After two weeks of stress, nail biting and Toblerone (a Toblerone per day while waiting on agent news has never killed anyone that I know of); you accept agent number one’s offer. You always knew you would. She’s awesome online and even awesomer (this is a real word) on the phone. You envision her as your new BFF because SHE understands you.
A week later confirmation of your prowess as a writer arrives in the mail. Tossing aside People magazine and the latest issue of Entertainment Weekly, you tear into the envelope addressed to you (your real name, not your pen name) with a return address in NEW YORK CITY! With shaky hands and teary eyes, you read. Seems you have a contract for agent representation with a real, live, big-time agent.
You’re blog has never seen so much action. News of your agent signing is spreading like the Swine Flu all over the web. Your new agent has added you to the list of clients noted on her website. It’s official. No one stop you now.
Fast forward to the day this dream becomes a nightmare. It’s been four months since you’ve heard from your agent. I mean, you’ve spoken, have seen agent on twitter, Facebook and even in chats. You start to wonder if you are being ignored, if there are other clients who are more important, if you will ever hear back. You email. No response. You call and leave a message. And just like any self-respecting person, you wait. And wait. And wait. Then email again. Then email agent mates to find out if you are the only one being ignored. Three months becomes four. You’ve had fun conversations on twitter, even shared photos on Facebook. So, everything’s great right? Better to have an agent who is MIA than no agent. Right?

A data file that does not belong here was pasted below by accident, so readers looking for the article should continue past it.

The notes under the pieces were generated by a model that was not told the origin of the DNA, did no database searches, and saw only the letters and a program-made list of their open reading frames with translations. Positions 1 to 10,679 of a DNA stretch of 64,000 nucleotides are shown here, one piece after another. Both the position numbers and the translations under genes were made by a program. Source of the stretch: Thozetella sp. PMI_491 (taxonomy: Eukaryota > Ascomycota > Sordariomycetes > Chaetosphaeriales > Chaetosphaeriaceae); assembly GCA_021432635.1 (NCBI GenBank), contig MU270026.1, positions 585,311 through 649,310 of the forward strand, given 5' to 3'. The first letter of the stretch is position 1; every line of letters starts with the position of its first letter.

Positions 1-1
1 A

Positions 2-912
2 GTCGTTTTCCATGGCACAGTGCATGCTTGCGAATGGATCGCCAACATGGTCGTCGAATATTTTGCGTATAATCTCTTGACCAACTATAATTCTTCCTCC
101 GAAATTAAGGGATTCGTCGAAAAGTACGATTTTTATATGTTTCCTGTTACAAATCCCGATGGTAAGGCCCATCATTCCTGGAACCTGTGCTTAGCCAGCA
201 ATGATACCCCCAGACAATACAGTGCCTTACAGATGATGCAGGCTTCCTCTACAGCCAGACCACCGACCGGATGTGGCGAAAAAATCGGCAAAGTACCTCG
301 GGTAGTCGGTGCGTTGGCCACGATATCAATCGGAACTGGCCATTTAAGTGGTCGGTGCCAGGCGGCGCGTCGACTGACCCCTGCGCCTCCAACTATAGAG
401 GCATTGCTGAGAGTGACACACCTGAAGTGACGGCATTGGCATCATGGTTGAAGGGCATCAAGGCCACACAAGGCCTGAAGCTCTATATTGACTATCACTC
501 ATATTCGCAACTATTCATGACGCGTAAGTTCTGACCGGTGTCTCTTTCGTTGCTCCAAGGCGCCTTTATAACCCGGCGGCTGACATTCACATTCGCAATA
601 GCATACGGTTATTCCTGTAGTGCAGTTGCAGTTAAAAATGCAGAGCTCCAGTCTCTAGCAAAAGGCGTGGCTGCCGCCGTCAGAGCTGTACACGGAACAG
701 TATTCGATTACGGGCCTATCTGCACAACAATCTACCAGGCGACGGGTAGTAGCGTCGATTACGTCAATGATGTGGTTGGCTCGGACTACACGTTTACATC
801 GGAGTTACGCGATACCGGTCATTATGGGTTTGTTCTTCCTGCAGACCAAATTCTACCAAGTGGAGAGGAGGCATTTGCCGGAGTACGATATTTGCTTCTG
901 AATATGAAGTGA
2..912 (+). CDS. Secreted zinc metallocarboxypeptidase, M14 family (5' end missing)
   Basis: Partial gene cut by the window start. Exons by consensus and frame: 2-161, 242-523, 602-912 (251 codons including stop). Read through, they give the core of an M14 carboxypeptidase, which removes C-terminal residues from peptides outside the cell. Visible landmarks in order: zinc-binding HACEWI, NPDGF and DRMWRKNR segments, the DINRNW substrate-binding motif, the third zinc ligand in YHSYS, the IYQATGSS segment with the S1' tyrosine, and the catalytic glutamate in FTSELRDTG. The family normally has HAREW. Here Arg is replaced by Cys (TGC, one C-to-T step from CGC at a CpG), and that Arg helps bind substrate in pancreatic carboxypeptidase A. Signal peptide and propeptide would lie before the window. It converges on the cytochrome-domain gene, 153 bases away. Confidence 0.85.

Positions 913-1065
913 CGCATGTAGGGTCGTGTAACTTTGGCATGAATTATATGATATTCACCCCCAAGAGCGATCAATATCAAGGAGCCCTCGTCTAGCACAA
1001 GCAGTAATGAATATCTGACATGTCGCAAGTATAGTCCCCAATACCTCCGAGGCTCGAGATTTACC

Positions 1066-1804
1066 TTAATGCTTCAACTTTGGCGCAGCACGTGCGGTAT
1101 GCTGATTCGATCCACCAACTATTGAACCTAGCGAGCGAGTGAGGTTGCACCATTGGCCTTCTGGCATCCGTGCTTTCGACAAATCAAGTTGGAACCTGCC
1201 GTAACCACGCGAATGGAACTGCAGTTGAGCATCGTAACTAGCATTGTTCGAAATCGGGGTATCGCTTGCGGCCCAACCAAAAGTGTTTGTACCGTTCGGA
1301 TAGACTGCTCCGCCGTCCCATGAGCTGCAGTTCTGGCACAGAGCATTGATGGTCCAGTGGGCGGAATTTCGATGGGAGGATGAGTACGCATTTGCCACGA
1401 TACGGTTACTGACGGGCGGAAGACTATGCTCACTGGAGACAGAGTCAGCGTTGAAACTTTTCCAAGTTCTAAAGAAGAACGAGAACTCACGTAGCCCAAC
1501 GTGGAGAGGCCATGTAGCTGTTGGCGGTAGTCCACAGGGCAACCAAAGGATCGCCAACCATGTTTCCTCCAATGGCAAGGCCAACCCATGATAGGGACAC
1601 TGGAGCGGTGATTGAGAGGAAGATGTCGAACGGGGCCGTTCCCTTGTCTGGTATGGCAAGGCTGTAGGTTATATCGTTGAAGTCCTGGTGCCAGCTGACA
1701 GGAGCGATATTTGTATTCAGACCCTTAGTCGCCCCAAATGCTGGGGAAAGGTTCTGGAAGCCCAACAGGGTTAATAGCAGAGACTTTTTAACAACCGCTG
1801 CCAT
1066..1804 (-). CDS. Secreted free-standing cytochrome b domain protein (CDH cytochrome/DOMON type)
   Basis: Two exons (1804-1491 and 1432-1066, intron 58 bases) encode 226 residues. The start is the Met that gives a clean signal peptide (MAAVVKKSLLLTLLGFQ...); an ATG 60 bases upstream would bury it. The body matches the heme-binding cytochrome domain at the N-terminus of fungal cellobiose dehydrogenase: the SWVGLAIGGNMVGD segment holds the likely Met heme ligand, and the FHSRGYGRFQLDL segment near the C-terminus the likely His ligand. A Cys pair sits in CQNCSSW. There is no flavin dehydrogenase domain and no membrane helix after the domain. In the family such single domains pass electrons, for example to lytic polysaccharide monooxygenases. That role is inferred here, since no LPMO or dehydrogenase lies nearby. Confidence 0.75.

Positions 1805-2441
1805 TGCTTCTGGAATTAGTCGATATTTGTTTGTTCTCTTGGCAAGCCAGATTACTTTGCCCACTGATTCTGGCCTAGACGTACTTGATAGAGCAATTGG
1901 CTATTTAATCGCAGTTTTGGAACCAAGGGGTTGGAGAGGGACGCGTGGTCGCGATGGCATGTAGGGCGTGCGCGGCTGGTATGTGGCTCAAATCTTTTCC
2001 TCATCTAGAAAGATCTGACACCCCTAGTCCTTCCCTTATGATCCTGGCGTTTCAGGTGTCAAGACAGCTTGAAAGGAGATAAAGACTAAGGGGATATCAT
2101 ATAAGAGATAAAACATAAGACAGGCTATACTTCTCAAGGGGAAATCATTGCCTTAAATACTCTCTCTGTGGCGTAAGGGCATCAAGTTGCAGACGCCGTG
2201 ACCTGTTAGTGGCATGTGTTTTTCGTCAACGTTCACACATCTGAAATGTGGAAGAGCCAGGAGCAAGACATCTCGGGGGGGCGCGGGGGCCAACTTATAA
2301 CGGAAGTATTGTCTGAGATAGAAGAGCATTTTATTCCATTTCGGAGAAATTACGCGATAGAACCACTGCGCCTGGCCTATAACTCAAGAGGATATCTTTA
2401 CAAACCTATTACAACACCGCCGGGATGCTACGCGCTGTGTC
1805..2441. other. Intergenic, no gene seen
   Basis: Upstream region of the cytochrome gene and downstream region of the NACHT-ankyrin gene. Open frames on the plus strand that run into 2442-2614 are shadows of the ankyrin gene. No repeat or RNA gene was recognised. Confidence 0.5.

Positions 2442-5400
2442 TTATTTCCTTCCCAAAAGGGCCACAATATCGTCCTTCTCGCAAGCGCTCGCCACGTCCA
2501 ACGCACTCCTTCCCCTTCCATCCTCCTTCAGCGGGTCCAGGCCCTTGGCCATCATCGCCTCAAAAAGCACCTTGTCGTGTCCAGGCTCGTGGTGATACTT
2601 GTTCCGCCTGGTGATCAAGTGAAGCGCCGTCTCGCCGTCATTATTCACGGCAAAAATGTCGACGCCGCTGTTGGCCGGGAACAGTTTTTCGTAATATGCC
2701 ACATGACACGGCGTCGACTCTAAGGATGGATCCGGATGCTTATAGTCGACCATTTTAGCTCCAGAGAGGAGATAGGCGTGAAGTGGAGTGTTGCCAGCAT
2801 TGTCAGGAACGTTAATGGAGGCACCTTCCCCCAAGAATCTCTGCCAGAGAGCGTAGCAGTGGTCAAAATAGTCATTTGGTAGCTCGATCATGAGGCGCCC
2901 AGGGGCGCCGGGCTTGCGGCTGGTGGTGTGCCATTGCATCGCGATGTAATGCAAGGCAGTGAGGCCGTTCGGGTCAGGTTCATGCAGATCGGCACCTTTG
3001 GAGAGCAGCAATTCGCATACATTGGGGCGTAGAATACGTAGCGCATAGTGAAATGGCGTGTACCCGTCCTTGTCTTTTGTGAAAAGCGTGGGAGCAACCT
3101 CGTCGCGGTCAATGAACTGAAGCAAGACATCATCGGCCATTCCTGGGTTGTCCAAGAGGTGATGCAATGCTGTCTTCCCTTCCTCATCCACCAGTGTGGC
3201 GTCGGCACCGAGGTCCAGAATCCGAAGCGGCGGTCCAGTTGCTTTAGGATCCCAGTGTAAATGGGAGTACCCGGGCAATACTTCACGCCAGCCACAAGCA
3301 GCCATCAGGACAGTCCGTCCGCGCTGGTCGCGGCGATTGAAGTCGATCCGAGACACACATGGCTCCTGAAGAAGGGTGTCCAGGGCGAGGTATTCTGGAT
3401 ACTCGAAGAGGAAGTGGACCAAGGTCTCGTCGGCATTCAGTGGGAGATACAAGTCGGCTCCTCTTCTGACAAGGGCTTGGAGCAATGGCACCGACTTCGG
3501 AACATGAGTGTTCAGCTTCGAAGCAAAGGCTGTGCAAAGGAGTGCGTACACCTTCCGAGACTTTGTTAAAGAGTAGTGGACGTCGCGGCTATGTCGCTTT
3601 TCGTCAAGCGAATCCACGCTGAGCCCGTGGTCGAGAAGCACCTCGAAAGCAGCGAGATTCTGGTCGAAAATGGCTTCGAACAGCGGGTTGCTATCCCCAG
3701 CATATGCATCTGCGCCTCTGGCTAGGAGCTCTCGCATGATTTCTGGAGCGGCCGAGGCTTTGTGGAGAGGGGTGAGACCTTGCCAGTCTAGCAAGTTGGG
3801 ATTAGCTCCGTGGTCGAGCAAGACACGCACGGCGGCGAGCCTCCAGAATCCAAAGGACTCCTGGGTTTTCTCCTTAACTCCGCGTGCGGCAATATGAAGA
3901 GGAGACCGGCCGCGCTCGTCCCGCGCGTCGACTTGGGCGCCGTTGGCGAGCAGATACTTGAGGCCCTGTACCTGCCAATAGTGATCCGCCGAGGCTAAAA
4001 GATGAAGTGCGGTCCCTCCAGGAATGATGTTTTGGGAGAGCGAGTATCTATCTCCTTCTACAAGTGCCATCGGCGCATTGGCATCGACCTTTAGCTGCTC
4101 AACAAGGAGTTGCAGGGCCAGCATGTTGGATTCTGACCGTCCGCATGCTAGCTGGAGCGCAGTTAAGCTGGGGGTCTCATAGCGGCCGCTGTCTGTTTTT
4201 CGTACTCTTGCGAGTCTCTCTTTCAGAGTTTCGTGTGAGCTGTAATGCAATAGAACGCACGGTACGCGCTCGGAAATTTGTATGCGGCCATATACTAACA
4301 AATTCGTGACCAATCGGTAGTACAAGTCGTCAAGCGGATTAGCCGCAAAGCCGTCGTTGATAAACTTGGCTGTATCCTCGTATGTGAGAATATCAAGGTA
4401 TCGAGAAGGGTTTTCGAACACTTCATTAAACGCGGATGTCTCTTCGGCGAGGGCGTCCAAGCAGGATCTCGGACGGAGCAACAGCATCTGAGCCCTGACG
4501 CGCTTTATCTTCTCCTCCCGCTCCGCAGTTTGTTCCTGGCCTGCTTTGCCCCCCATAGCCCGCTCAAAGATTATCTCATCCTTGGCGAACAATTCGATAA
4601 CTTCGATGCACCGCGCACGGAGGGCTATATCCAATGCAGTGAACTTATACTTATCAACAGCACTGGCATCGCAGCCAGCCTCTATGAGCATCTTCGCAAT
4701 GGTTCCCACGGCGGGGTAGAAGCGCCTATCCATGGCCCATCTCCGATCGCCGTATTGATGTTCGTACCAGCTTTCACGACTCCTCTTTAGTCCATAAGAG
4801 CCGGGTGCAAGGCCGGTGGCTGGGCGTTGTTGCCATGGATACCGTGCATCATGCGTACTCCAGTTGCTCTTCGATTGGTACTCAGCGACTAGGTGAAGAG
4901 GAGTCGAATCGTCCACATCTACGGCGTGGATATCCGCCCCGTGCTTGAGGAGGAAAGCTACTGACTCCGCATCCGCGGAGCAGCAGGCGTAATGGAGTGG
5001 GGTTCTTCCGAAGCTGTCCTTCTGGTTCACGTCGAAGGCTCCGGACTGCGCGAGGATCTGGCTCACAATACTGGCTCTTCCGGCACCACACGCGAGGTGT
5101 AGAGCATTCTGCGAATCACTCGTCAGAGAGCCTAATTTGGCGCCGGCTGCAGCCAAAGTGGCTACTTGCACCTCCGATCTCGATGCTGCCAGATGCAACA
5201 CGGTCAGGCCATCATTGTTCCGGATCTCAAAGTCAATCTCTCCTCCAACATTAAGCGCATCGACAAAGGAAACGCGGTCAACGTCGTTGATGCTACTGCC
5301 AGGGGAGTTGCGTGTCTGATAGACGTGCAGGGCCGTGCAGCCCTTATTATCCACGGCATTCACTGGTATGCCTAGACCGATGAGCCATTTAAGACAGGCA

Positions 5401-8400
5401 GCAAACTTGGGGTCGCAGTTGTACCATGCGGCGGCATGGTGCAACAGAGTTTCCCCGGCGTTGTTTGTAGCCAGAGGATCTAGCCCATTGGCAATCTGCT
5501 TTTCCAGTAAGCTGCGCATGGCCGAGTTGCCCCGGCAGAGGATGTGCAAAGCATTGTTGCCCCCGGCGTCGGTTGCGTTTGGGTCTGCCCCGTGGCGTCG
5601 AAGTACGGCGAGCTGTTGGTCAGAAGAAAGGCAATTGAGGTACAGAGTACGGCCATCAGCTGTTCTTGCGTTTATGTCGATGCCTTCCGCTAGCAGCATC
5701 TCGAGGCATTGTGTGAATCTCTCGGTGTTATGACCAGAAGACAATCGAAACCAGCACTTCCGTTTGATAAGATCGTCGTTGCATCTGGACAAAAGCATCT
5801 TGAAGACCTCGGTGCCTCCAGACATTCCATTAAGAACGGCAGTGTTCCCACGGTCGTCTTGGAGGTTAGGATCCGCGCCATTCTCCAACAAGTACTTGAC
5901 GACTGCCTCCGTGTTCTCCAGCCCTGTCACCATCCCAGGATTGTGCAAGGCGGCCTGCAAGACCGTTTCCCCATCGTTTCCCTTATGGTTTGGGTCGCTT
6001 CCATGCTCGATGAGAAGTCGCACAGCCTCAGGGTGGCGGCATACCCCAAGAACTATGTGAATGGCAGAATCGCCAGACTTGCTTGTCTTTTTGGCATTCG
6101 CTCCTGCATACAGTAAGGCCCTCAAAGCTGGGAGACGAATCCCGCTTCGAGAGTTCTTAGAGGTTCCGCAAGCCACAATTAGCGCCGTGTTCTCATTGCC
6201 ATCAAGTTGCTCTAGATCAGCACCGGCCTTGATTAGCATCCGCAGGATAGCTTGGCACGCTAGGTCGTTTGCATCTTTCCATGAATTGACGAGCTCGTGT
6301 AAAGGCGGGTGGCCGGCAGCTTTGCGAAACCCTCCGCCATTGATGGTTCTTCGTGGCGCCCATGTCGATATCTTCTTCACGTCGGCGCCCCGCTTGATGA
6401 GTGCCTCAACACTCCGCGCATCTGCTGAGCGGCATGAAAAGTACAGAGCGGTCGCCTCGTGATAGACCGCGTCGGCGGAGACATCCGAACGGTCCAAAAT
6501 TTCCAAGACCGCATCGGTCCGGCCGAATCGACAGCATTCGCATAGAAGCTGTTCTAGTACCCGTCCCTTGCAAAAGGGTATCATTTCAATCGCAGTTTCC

By month five, you’ve spoken to every client of hers you know. You feel guilty for doing so, but she’s left you with no choice. Nothing mean, sinister. Just testing the waters. Asking around. Looking for a reason for the radio silence. You even consider spending $1,500 to fly to the east coast to attend the huge-mega-giant kidlit conference your agent is speaking at. Because you just happen to have an extra $1,500 to confirm what you already know. THIS RELATIONSHIP IS BROKEN.